Question: The Eugene division of Union Furniture purchases lumber which it

The Eugene division of Union Furniture purchases lumber, which it uses to fabricate tables, chairs, and other wood furniture. It purchases most of the lumber from Shasta Mill, also a division of Union Furniture. Both the Eugene division and Shasta Mill are profit centers.
The Eugene division proposes to produce a new Shaker-style chair that will sell for $95. The manager is exploring the possibility of purchasing the required lumber from Shasta Mill. Production of 800 chairs is planned, using capacity in the Eugene division that is currently idle.
The Eugene division can purchase the lumber needed for one chair from an outside supplier for $72. Union Furniture has a policy that internal transfers are priced at fully allocated cost.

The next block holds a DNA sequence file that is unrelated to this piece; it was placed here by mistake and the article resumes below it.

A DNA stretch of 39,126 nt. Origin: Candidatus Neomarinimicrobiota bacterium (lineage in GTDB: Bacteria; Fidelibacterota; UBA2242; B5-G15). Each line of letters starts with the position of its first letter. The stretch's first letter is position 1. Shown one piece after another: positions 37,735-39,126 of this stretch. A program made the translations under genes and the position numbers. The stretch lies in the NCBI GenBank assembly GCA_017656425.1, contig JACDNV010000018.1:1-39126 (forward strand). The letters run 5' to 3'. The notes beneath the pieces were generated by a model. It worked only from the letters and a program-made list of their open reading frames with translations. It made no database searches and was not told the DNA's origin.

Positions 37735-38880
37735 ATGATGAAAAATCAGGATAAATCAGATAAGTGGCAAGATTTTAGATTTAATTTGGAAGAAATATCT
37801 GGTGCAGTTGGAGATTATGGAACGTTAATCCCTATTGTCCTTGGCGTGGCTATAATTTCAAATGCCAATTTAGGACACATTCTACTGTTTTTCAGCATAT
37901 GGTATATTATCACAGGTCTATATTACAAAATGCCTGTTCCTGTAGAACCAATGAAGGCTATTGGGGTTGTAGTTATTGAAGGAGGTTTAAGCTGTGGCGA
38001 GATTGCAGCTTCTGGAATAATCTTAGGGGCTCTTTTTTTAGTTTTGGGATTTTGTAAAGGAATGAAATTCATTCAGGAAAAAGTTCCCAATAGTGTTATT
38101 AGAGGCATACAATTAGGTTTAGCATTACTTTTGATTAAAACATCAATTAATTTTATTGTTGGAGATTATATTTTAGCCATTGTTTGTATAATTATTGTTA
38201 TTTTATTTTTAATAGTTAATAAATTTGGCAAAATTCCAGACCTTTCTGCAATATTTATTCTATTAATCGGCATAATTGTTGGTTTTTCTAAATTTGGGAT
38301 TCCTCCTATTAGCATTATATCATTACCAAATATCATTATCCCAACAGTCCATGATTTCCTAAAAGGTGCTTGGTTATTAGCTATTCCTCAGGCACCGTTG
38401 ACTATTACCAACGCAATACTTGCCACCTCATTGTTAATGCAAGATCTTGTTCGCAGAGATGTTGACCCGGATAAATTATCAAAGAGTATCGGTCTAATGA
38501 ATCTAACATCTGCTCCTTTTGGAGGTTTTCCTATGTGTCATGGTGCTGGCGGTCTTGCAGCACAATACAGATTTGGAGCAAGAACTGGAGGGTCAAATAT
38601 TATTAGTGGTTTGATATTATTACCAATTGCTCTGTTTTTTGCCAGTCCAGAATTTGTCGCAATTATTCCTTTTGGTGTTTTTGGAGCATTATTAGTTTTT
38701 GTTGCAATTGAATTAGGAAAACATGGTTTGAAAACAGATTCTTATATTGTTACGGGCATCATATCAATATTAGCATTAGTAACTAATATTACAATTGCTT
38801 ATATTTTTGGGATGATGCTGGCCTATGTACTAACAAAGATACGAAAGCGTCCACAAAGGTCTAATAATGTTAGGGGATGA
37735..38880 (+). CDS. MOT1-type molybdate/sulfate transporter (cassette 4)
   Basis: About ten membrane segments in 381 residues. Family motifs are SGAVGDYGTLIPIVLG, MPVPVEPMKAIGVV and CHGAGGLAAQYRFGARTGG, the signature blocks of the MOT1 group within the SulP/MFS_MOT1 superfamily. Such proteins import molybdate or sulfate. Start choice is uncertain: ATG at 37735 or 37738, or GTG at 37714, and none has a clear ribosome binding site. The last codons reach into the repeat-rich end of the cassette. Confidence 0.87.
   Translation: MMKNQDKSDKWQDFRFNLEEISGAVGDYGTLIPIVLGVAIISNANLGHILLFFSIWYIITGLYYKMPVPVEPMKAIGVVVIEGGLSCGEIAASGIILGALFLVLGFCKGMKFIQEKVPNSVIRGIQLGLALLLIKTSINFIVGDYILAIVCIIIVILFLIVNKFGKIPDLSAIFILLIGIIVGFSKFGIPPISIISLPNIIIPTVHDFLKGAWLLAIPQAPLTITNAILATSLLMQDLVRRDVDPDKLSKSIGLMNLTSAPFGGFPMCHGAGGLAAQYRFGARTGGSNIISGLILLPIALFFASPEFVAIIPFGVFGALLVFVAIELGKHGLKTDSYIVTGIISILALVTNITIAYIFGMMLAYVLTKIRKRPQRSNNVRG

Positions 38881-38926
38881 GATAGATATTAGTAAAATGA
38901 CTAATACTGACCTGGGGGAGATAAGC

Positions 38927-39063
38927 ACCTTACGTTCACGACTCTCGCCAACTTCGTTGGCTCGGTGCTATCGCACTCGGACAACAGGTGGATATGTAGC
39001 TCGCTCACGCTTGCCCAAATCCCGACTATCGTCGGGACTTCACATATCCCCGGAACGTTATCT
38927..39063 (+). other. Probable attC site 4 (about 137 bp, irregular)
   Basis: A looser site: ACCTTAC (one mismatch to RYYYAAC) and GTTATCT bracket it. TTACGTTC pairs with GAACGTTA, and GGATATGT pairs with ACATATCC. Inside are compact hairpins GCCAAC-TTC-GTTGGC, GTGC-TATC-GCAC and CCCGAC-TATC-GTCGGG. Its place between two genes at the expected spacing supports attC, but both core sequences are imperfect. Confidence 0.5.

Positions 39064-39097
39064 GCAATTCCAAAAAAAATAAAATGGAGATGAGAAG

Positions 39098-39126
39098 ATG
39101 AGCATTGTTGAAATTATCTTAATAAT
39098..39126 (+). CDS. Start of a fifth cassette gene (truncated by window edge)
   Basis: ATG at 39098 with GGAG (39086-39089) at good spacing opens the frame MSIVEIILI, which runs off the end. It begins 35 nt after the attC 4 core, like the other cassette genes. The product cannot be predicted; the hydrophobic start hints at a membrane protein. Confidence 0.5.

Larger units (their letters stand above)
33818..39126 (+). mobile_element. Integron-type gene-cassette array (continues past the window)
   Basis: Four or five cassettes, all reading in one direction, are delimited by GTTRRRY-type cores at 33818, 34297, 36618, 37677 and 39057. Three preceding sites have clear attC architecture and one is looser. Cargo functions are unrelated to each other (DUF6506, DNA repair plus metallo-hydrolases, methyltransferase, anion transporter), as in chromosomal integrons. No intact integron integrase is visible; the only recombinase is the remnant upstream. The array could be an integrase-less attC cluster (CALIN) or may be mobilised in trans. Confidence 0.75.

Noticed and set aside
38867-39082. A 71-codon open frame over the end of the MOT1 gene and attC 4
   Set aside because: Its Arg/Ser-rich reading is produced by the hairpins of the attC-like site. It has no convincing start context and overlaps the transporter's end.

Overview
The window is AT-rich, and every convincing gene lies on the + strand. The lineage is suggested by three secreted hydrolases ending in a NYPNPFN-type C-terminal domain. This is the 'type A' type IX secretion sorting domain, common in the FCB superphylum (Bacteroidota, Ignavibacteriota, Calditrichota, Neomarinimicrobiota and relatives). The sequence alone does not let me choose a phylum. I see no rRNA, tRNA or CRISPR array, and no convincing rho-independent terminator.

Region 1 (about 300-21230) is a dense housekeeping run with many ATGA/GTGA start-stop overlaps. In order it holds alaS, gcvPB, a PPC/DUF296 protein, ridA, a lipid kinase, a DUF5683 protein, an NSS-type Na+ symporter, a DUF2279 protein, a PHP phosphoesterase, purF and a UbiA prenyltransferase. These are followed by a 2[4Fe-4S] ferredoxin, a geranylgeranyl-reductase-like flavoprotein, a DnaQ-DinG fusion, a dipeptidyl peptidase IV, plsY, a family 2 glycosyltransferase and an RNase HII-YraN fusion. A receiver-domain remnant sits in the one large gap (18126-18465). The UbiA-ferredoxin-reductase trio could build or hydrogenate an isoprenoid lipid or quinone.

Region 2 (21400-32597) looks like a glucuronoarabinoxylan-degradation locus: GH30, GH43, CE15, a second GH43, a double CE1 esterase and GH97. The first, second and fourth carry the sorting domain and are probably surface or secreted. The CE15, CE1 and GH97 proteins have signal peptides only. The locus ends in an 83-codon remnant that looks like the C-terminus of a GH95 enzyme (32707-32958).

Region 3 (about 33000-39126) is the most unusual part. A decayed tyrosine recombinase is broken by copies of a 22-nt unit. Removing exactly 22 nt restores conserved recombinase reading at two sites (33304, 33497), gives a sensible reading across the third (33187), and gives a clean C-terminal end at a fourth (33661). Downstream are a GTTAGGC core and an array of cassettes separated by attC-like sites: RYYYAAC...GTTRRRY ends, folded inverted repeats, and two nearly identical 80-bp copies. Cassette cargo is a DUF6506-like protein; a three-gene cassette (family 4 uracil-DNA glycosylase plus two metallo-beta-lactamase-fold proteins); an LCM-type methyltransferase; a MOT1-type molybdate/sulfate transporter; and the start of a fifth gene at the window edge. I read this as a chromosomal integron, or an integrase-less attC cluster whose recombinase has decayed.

Assume the following costs for the production of one chair and the lumber required for the chair:

1. Assume that the Shasta Mill has idle capacity and, therefore, would incur no additional fixed costs to produce the required lumber. Would the Eugene division manager buy the lumber for the chair from the Shasta Mill given the existing transfer-pricing policy? Why or why not? Would the company as a whole benefit if the manager decides to buy from the Shasta Mill? Explain.
2. Assume that there is no idle capacity at the Shasta Mill and the lumber required for one chair can be sold to outside customers for $72. Would the company as a whole benefit if the Eugene manager buys from Shasta?Explain.

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  • CreatedNovember 19, 2014
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